Willie John McBride

The former Lions rugby team captain recalls his historic South African tour of 1974. Click Play Audio for an extended podcast interview

Sitting in his County Antrim home, former British and Irish Lions captain Willie John McBride MBE takes a break from an afternoon diet of rugby union football on television.

The new crop of Lions has just won the opening match of the 2009 tour to South Africa and McBride, in the mood to reminisce about the famous unbeaten Lions tour of 1974, isn’t surprised that this present team struggled to win its opening match against the Royal XV 37-25 at the Royal Bafokeng Sports Palace in Rustenburg.

'It was a tough start for them. Not many of them will have played at altitude before. It was a wake up call.Willie John McBride signs a Lions rugby short They showed a spirit to come back and win the match and I hope they do well', comments McBride, whose outstanding playing career began at Ballymena Academy, spanned 63 caps for Ireland and included five Lions tours.

Back in 1974, when McBride led the team on its historic 22 match unbeaten run, things were a lot different in rugby. It was a time when the sport was devoid of much of the hype that is so evident today - the trappings of the modern game.

'It was very much an amateur game,' McBride recalls. 'If someone had said that we would be talking about that tour 35 years on, I would have laughed in their face.'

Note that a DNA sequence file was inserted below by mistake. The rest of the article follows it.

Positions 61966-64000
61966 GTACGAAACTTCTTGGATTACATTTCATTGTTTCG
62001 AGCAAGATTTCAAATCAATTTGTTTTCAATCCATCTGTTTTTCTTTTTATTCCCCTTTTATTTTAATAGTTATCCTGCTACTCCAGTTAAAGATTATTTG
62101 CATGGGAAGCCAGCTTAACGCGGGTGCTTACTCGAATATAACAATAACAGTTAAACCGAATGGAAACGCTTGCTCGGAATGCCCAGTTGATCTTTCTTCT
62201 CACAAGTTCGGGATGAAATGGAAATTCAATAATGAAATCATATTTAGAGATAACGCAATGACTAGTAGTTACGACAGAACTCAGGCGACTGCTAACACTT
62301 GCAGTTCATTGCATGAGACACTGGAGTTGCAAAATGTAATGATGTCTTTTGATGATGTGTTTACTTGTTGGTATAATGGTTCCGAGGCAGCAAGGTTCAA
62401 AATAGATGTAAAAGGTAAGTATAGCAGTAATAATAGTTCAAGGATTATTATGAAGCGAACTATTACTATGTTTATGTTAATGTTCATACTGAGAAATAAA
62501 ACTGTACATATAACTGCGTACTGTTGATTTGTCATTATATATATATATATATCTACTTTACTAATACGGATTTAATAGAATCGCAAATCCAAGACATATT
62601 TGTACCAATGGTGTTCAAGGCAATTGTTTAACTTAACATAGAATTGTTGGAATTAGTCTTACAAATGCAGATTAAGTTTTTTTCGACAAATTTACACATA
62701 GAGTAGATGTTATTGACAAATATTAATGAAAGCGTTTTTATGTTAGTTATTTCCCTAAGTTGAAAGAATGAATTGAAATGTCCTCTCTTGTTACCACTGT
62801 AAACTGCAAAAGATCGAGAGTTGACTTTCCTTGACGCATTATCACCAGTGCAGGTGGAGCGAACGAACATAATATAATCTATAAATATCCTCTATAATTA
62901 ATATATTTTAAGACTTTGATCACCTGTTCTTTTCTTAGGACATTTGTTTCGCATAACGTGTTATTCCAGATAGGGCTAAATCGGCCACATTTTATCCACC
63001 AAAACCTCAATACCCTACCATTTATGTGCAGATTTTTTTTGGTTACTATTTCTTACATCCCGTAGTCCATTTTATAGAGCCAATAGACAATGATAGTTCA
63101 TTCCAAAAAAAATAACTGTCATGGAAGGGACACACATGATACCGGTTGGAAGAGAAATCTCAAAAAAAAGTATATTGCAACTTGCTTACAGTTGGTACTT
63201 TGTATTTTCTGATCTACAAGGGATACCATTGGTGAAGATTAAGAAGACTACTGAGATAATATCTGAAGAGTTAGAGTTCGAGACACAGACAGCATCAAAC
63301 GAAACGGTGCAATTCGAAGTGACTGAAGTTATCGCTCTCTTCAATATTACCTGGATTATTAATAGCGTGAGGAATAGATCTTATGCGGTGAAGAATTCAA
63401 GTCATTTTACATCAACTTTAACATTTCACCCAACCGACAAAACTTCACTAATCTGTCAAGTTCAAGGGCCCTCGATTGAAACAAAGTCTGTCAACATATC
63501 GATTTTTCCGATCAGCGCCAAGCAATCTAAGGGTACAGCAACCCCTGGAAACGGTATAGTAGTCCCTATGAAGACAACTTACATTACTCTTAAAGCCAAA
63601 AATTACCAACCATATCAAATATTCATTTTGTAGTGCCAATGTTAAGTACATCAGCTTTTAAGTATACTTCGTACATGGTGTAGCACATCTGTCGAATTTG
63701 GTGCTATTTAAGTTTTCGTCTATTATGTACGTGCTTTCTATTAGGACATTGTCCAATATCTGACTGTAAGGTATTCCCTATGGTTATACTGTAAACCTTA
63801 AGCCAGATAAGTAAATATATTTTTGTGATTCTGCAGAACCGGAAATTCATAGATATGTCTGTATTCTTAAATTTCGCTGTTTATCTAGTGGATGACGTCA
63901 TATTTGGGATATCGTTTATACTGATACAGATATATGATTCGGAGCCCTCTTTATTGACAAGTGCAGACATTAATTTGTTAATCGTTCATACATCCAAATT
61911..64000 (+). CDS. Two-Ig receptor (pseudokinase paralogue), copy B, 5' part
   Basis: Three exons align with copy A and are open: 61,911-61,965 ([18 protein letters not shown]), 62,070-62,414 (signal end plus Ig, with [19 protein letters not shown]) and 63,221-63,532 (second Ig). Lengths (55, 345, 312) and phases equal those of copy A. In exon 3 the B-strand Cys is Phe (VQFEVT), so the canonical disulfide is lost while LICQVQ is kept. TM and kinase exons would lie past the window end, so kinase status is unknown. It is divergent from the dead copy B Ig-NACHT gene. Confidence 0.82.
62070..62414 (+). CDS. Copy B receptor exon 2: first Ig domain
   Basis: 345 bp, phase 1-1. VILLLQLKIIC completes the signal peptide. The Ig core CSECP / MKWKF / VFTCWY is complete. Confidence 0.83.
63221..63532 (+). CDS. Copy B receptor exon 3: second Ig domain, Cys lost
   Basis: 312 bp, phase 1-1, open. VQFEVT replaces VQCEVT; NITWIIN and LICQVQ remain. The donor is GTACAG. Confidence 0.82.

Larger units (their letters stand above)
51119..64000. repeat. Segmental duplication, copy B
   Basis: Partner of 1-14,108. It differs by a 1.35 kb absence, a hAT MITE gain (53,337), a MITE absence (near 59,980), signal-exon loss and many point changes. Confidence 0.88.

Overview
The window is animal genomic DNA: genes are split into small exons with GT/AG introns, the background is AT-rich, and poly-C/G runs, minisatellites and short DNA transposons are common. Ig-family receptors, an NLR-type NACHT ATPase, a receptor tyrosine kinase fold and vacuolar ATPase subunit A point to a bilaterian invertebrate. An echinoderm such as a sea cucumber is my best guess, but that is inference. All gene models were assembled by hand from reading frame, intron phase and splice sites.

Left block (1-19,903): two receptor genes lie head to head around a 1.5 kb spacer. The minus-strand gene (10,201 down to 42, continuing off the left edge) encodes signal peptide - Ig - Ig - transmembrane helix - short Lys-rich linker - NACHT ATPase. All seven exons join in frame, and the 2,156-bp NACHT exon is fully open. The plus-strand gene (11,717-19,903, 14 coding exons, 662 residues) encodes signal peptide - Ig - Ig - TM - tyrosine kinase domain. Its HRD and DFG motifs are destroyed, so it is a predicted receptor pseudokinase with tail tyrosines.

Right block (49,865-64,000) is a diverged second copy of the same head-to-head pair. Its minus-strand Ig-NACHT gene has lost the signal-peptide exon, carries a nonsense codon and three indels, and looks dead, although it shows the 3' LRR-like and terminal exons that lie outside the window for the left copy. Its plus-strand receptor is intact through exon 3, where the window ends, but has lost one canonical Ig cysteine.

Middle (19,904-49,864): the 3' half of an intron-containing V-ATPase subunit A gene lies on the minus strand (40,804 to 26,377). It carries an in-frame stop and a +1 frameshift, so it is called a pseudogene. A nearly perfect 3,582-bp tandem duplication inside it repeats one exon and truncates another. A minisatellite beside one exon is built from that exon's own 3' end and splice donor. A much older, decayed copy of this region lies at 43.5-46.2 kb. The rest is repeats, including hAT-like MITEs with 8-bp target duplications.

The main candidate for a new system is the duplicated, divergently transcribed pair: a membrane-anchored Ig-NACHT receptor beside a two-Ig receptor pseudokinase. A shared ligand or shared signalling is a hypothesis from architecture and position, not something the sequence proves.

When the Lions toured New Zealand four years ago, the squad consisted of 44 players plus half as many back up staff. 'We didn’t have any of this. There were 30 players. Syd Miller was the coach and Alan Thomas was the manager. They would have dealt with the press and I would have to be at every press conference. The captain had lots to do.

'Now they have a management team of between 12 and 20 people with a throwing-in coach, kicking coach, defence coach, head coach and it goes on and on.'

Even so, McBride remembers fondly how his Lions mauled the Springboks to claim a unique place in sporting history, by winning three test matches and drawing the fourth.

'It still resonates with me,' says the former lock, who also captained the Ireland squad 11 times. 'It was very much part of my life and without doubt the highlight of my rugby playing career.

'McBride competes for IrelandObviously to captain a Lions tour that didn’t lose a game is something special. Even the All Blacks had never won there [in South Africa]. You can’t get better than that.'

The 1974 tour went ahead in spite of strong opposition from the South African government and the anti-apartheid movement alike. As the Lions continued to chalk up victory after victory, those in South Africa’s black community who were initially against the visit began to support the tourists.

In a country where rugby was a symbol of the Afrikaners’ iron fisted system of rule, the rugby players from Ireland, England, Scotland and Wales brought the myth of invincibility to an end. Nevertheless, McBride admits that the political dimension of the tour was not something that he relished.

'I think we did a lot of good by simply being there. The blacks were our biggest support because they wanted us to beat the Springboks for the reason that rugby football was the seen as the white man’s game. But we never got involved in the politics.

'I was 34 years of age,' he concludes. 'It was going to be my last tour. I was captain. The only reason I wanted to go to South Africa was to win. It was brilliant. I could have gone to heaven after that.'

Padraig Coyle